1. Belonging to a set of scriptures used by both Judaism and Christianity as a subset of each faith's Bible, and defining many but not all of each faith's core doctrines.
2. Reflecting an apocryphal shared history and belief system of Judaism and Christianity.
3. (In American public life) Christian.

Definitions 2 and 3 are used almost exclusively by Christian and some secular commentators to refer to a vaguely defined but God-centered set of "fundamental" beliefs or traditions that supposedly underlie both Jewish and Christian faith, particularly in contradistinction to the beliefs of other religions, atheism, and anti-religious political ideologies such as Communism. Specifically, it refers to such "shared" beliefs in their purported role as engendering a set of non-denominational founding principles for American civic and public life. These uses of the term ignore the global and temporal span of both Jewish and Christian history, in most of which the two traditions had little overlap and even less communality, and the doctrinal and theological differences between Judaism and Christianity that are basic to each faith's world view. They also suggest a revision of American history which both underestimates the historical dominance and contribution of the Christian majority and its beliefs, and overestimates the degree to which religious principles are required to derive and justify the moral principles articulated in the founding documents. The term is rarely used by practicing Jews or other religiously well-informed persons.
"A monument of the Ten Commandments belongs on public grounds," said the pastor, "because our nation was founded on Judeo-Christian law." The rabbi demurred, noting that the legal system of the United States derives primarily from English common law, whereas both Talmud and Canon Law are vibrant, distinct legal systems that remain in use outside of civic life.
by NBM March 3, 2005
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An oxymoron. This is a term uneducated (and people who typically don't want to learn) use to try to clump Judaism and Christianity together, despite them being nothing alike. It is a nonsense phrase.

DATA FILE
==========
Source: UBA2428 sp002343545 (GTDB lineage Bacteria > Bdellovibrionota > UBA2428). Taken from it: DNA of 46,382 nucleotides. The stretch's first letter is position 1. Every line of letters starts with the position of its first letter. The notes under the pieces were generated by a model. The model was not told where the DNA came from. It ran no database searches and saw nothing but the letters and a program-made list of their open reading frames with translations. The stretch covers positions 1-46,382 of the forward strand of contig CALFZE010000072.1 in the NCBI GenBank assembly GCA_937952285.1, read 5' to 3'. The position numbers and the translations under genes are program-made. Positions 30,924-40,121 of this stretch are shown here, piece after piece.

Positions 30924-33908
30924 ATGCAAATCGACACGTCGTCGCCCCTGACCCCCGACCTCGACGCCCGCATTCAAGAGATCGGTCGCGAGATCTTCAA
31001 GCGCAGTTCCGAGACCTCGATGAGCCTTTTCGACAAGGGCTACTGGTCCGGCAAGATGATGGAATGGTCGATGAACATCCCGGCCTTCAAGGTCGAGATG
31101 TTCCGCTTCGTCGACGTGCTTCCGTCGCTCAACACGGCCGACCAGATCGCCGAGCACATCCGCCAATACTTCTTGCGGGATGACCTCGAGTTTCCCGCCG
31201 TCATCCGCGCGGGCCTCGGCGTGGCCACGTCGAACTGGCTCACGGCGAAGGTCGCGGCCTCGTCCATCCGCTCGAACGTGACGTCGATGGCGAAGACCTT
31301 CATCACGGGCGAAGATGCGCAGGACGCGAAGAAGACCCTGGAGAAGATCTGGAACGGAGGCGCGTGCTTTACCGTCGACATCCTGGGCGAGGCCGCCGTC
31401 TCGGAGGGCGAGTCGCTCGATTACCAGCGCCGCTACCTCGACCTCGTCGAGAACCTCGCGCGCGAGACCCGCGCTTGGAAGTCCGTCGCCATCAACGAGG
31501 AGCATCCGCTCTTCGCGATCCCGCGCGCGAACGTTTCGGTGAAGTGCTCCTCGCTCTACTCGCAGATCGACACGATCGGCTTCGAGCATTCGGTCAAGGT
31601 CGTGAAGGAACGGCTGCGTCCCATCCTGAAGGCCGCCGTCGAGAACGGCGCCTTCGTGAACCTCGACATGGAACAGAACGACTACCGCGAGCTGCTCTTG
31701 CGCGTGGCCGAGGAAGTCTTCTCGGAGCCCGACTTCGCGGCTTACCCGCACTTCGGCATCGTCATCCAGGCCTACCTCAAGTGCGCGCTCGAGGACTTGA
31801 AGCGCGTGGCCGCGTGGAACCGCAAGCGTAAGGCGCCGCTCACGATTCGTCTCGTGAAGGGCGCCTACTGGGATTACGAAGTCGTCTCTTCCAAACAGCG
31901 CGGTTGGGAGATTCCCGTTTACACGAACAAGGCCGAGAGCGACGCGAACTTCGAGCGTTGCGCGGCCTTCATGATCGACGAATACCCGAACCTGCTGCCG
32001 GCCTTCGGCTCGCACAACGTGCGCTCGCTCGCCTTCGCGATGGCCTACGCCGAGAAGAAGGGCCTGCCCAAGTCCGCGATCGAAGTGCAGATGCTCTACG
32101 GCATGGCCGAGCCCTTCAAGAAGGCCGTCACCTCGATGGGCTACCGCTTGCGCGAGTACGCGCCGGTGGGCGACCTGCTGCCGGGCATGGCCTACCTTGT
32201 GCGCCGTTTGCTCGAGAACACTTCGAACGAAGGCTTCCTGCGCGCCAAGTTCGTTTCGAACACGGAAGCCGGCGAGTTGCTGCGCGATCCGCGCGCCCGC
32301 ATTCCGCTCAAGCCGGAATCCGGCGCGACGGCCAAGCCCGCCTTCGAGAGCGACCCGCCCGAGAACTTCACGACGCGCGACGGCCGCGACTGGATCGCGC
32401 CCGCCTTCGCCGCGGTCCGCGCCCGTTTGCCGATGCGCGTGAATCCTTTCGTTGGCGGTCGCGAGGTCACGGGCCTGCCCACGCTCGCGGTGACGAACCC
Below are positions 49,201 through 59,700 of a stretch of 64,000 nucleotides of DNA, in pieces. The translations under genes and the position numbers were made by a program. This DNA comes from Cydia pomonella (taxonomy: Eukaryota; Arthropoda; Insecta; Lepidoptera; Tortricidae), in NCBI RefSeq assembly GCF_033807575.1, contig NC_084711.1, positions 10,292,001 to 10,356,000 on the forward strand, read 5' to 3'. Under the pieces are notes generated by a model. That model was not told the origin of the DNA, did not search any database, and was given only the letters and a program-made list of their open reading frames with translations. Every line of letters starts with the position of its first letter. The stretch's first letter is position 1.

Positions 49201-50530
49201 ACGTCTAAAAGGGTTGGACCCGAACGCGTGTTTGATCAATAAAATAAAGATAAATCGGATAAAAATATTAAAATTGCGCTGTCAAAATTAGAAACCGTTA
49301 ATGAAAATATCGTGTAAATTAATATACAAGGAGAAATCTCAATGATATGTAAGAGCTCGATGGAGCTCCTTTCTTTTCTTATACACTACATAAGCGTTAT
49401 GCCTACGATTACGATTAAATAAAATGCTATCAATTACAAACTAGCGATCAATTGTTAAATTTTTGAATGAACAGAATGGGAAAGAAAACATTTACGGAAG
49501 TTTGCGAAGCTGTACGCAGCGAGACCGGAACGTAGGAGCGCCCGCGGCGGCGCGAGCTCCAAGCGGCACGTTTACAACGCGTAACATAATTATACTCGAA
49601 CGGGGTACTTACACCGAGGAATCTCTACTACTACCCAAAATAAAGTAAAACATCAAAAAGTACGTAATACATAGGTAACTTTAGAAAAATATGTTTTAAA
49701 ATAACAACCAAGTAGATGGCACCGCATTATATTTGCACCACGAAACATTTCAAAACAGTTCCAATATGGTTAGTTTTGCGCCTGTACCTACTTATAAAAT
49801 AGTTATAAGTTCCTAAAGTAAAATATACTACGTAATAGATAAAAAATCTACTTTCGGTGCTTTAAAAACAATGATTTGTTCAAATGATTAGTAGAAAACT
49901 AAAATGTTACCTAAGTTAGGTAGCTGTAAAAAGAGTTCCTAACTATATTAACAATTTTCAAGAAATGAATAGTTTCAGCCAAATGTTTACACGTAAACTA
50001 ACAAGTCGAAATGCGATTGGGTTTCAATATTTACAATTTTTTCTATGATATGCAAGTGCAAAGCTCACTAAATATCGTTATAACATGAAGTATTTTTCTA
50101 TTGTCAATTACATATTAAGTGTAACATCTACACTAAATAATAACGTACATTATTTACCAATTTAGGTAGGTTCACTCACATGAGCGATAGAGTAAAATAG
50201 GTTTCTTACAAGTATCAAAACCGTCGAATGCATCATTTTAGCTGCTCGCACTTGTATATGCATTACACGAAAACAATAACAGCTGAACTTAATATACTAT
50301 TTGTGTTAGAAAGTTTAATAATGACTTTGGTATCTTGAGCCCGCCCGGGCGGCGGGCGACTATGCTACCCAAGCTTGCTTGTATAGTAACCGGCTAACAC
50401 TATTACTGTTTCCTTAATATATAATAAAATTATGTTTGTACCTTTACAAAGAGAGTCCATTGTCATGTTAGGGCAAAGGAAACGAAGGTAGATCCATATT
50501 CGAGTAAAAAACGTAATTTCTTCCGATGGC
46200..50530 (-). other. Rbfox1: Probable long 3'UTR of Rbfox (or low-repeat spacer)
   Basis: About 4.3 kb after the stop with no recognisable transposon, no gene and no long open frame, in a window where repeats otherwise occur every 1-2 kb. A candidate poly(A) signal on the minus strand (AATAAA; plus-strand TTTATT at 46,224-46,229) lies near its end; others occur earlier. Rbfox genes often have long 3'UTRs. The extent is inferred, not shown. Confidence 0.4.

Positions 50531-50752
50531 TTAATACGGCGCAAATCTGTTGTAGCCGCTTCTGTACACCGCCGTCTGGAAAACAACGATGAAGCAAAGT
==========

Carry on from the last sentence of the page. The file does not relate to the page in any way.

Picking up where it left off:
Bob: "I want to raise my children with Judeo-Christian values"
Janet: "Judaism and Christianity are nothing alike, there's no such thing as 'Judeo-Christian values'"
Bob: "You're wrong!"
Bob: *storms off angry like a child*
by skulk-collective March 1, 2023
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An Orwellian buzzword for watered down Nazism.
At a recent values voter summit, exposed publisher of watered-down Nazi ideology Steve Bannon claimed to support Judeo-Christian values.
by Aunt Tifa Lockhart October 18, 2017
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A buzzword used by watered-down pussy right-wingers (like Ben Shapiro, Jordan Peterson, or all of Fox News, for example) trying to appeal to arrogant self-described "centrists" or "center-rightists", and which is understood by non-anti-religious conservatarians as meaning enlightenment values like free speech, and by Bible thumper rednecks as not letting'em gays hold hands. The main reason this buzzword gets used is because it can appeal to both of these demographics (which are this phrase's main target audiences), by meaning wildly different things to wildly different people. The reason these very different groups (sometimes) serve as audience for the same talking heads (Ben Shapiro et al) is that they both hate the authoritarian SJWs, albeitly for different reasons, and people will sometimes group by the logic of "the enemy of my enemy is my friend".
Jordan Peterson or whatever : Western Civilisation is based on Judeo-Christian values.

SJW: "Judeo-Christian values" is a RAYCIST dogwhistle!
Normal person: Western Civilisation is based on Enlightenment values, because people in Europe stopped thinking of the (Christian) church as infallible sometime during the Renaissance, leading to technological advancement. Also Judaism was insignificant in the Europe of this time, when compared with Christianity.
Donald Trump or whatever: There is an attack, there is an attack, on Judeo-Christian values. And how tremendous... There is a tremendous attack, there is.
by Clarity 1997 September 4, 2021
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